Myth of School Meals
The Myth of School Meals
There are basically two types of foods offered in schools during the school day:
Fact: Students who eat meals served through the National School Lunch Program are more likely to be at a healthy weight.
Fact: Meals served under the National School Lunch Program must, by federal law, meet nutrition guidelines based on the Dietary Guidelines for Americans. No more than 30% of calories can come from fat and less than 10% from saturated fat. School lunches provide one-third of the Recommended Dietary Allowances of protein, vitamin A, vitamin C, iron, calcium and calories.
Fact: In North Carolina, 96 percent of schools have increased fresh fruit and 86 percent of schools have increased fresh vegetables. There are usually a number of fruit and vegetables selections available each day. These may be canned, frozen, fresh or dried. There is an emphasis on dark green, deep yellow or orange fruits or vegetables, and items that are not fried. More legumes (dried peas and beans) are also being introduced.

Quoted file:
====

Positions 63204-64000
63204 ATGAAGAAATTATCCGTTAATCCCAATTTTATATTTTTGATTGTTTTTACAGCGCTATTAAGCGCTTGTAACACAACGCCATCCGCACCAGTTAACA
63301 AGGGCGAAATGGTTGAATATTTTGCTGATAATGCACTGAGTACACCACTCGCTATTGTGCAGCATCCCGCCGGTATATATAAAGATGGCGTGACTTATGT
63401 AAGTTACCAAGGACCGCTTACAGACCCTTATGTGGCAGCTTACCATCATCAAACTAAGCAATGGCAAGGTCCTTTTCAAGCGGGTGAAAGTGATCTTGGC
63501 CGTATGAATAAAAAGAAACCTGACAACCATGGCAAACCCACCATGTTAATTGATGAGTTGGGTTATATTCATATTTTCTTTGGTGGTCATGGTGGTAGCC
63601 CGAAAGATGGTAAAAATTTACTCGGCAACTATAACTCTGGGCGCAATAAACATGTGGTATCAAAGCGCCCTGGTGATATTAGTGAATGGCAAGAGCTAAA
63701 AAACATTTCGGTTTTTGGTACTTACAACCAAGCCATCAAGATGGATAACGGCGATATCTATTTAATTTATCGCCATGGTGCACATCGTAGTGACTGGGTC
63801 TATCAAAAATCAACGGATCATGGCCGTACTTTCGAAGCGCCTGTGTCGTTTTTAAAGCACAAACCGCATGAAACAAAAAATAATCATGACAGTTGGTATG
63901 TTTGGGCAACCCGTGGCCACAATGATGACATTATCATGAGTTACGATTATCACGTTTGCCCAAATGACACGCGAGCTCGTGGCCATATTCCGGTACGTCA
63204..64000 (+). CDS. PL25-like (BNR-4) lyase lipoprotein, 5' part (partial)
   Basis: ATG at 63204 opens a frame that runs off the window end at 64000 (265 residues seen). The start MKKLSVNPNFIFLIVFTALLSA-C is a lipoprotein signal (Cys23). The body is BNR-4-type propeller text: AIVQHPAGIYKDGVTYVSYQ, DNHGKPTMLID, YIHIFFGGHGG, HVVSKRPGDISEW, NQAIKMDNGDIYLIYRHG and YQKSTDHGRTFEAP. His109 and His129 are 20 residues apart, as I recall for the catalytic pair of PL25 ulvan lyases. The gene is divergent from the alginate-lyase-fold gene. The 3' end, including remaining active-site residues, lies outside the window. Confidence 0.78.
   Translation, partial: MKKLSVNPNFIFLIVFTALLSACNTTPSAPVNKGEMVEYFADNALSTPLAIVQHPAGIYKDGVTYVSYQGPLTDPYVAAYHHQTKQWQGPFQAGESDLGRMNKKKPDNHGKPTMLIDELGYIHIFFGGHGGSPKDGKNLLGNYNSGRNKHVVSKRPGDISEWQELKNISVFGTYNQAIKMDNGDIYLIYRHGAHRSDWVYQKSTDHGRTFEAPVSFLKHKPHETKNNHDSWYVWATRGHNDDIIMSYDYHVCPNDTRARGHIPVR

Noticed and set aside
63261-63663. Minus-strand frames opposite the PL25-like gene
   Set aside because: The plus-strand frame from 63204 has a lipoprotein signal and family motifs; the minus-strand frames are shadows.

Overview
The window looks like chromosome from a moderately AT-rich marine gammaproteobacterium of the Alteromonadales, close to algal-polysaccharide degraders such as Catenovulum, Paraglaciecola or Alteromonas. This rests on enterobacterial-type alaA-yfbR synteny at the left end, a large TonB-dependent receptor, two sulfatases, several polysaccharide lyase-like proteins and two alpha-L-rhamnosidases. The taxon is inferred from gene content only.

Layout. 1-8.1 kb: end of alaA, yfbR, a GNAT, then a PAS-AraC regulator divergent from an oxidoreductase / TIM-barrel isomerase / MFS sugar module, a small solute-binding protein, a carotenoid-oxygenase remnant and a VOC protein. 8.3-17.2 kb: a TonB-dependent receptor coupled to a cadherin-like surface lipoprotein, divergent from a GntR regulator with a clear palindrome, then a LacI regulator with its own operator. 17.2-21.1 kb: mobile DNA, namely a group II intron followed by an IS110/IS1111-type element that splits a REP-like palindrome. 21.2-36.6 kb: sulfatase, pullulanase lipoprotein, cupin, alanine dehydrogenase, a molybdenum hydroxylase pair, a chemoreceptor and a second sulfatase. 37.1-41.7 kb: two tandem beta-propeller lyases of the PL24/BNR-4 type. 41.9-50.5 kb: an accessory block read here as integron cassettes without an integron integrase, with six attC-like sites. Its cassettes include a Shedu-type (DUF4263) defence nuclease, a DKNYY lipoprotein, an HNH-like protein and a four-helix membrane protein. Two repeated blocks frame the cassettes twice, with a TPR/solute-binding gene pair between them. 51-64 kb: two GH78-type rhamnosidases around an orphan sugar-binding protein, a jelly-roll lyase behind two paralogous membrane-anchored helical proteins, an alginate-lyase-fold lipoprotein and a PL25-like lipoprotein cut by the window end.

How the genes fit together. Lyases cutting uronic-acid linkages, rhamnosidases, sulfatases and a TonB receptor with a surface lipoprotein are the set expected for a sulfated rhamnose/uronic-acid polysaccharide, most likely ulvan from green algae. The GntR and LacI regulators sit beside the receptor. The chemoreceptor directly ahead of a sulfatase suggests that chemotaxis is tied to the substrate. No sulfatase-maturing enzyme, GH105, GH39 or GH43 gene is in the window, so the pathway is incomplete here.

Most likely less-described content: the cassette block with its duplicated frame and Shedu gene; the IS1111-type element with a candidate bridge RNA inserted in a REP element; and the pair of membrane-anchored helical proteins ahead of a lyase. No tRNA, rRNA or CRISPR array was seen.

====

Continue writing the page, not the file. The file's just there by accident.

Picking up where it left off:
Fact: Schools may serve French fries, chicken nuggets or pizza at times. However, because the meals are required to meet the Dietary Guidelines for Americans, they will be lower in fat and saturated fat. Foods are often baked, not fried, made with low-fat or lean ingredients, and served with vegetables, fruit and other options that make each meal balanced and nutritious. In fact, 76 percent of North Carolina schools have eliminated fried foods.
Fact: Research shows that students who eat school lunch eat less fat than students who bring their lunch from home. Students who eat school lunch eat more fruits, vegetables and drink more milk. They are less likely to drink soda and fruit drinks.
Fact: While there are few federal nutrition standards for à la carte and vended foods and beverages, there have been significant changes in à la carte offerings in North Carolina elementary schools. Many of the items offered are lower in fat, sugar and sodium and are offered in portion sizes that are appropriate for children. In addition, North Carolina passed a law in 2005 that prohibits vending machines in
Students Succeed with School Meals Developed by the N.C. Division of Public Health with funding from Child Nutrition Services, N.C. Department of Public Instruction